The security of remote tech support (ultravnc sc or x11vnc with wrapper script)

Well, I’ve got a nice way of doing “easy” one click (or one cut and paste) light desktop support for windows or linux, one uses ultravnc sc, the other uses x11vnc with a special wrapper script. So, what security flaws are there in this process? Well, for starters, I see the biggest vulnerability for the computer running the listening vncviewer (because it HAS to be available to the outside world.) That means the tech support desk must keep on top of vncviewer updates and keep the service turned off when not expecting a client connection. The other question that comes to mind is encryption though….

There are ways to encrypt ultravnc sc and x11vnc, the ultravnc sc would probably be a bit more straightforward with the dsm encryption plugin, however the x11vnc encryption, as best as I can see would have to be through a ssh tunnel. Which might not be the best (ssh tunnel would require a login on the remote machine, or a user from the remote machine to log on to the support machine…) either one of those opens up more worms than it MIGHT be worth. Why would we be concerned about encryption..? If it were a static vnc setup, with a server available most of the time, we would have password authentication and wouldn’t want someone snooping our password. SSH encryption would prevent that. However, that’s not the model that the remote tech support “single click” approach uses….

In this case the server initiates the connection to a hard coded viewer. That session could be eavesdropped on I suppose since it’s in the clear, but I don’t see it being of much value as most mitm attacks are geared at pulling text out of login sessions, text out of web page downloads (hijack domains by substituting text that’s in the clear…) It’s not obvious to me that the framebuffer binary screen refreshes could be snooped as easily, or…. in this case, what an attacker could actually do with the stream of data. Usually, such things are used to gain access to the machine, but in this case, the server goes away after the connection, so there’s no advantage to be gained there.

I hope at some point to sit down and look at what “tools” there might be to view vnc sessions and look at what they’re geared towards. The last I saw though, password information (of the vnc server login) was the goal and I don’t know that I’ll find anything otherwise. So, that angle of the security of the plain text vnc is still an open question, but I’m doubtful that this setup would be a great risk. (Plain text connections to a password protected vnc server ARE a greater risk… if you’re setting up a vncserver for permanent “outside world” accessibility, encrypt connections to it somehow.)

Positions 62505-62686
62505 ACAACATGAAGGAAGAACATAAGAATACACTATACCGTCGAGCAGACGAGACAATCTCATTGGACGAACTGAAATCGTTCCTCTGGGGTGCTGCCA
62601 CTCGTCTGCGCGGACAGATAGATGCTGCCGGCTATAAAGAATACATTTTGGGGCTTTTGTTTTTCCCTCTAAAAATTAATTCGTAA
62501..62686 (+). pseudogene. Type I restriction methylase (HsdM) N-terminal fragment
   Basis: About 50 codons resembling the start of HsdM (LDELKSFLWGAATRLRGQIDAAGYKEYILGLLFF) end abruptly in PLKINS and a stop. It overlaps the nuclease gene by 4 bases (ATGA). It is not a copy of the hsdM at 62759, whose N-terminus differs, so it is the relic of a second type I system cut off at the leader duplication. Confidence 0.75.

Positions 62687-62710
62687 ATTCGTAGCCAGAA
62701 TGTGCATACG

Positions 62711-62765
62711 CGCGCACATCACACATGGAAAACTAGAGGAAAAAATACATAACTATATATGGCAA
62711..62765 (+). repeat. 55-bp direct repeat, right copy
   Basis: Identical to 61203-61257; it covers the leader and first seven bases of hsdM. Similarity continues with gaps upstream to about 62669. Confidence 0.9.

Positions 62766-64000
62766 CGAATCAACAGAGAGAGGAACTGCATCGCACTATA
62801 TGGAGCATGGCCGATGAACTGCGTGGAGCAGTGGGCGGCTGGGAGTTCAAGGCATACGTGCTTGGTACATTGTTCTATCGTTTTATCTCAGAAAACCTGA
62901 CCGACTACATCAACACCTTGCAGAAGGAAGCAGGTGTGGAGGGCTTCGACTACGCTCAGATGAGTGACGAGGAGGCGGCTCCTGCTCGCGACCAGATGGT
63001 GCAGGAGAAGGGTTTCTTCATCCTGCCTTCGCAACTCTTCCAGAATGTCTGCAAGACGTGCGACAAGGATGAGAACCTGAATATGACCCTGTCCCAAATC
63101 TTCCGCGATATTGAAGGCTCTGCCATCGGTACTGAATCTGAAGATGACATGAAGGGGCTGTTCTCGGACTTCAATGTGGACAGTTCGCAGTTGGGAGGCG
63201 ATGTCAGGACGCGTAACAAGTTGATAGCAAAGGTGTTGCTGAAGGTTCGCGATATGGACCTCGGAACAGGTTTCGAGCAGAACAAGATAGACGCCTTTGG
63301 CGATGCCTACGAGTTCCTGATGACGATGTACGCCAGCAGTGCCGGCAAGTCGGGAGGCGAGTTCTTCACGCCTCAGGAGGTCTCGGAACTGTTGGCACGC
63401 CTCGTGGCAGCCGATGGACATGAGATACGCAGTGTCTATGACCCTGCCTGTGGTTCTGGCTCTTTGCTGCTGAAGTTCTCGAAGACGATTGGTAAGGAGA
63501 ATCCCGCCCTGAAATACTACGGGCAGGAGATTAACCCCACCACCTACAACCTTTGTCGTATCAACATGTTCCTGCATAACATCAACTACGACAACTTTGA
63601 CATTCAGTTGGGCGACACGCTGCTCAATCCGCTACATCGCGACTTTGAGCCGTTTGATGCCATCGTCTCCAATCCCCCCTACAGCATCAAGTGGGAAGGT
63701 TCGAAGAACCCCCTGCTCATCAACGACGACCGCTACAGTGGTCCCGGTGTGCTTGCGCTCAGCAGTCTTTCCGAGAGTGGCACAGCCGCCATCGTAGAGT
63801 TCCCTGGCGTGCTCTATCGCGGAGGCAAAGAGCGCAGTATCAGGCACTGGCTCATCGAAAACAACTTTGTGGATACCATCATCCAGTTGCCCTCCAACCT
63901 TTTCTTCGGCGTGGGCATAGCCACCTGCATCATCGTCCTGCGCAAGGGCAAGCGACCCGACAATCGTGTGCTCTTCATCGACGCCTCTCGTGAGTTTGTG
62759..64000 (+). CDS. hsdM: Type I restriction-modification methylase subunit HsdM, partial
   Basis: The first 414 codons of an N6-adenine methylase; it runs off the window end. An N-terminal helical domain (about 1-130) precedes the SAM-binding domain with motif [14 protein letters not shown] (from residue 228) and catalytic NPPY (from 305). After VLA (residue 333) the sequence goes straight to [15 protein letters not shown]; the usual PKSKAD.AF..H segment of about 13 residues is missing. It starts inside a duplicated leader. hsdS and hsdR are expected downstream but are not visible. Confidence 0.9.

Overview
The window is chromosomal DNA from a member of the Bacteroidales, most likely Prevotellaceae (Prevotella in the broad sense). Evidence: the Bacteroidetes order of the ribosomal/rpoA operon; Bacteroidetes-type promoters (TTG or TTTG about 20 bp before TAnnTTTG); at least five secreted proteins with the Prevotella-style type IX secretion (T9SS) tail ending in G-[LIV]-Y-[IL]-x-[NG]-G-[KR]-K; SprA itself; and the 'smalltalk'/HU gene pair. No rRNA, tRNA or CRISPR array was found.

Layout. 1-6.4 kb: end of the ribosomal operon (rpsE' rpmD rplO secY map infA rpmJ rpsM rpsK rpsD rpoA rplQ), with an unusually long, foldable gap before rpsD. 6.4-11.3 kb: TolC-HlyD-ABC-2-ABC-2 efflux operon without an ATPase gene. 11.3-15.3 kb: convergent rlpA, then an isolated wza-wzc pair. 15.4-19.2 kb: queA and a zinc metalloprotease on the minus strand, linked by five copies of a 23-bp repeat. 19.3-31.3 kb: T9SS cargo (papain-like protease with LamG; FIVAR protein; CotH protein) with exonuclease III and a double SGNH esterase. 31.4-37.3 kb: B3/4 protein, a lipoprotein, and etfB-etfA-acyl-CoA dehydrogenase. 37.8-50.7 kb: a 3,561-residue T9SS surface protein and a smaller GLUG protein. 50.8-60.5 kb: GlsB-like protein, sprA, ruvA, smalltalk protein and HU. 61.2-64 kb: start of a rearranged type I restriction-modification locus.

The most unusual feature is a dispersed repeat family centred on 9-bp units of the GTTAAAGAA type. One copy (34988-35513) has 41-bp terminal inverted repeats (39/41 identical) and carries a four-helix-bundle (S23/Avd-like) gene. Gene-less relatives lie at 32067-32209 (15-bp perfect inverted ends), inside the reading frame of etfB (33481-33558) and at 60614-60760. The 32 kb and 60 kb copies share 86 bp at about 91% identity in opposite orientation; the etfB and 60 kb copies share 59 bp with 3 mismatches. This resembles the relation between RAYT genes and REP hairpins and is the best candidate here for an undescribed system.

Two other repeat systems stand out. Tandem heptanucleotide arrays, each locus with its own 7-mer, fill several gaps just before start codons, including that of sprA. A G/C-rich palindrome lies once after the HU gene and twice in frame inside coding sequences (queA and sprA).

The worst case there that I see is that someone can eavesdrop on the support session by viewing it. (Much the same way jpg’s can be displayed from a hijacked browsing stream?) Maybe keystrokes from the client could be parsed, but with the tools I just looked at, there aren’t *easy* ways to do it, like there are easy ways to capture say, an email login over pop3….

It looks as though the x11vnc writer is looking at integrating stunnel ssl encryption in a future release, that MIGHT be a great answer to simplify encrypting the linux remote tech support connection, but shared libraries might get in the way of wide-compatibility.

As for the wrapper script, that’s the achilles heel in the linux version of this. I think, it would be possible for someone to alter the $REMOTELISTENER machine name on the fly and hijack a session that way. Of course, they could also hijack the initial wget call and substitute some other file in place of the script. Of course, I would think for someone to take that effort, they would be intent on targetting you specifically. (given that it’s a text string I wonder if that could be substituted in a binary download of the ultravnc sc as well? There it would probably have to be the same length as the original…)

As I think about the script there may be ways to improve the error checking on that to make it harder for such a hijack to happen. I think the chances of someone trying that are probably low and would indicate a TARGETTED interest in monitoring/hijacking a specific persons connection through the scripted run.

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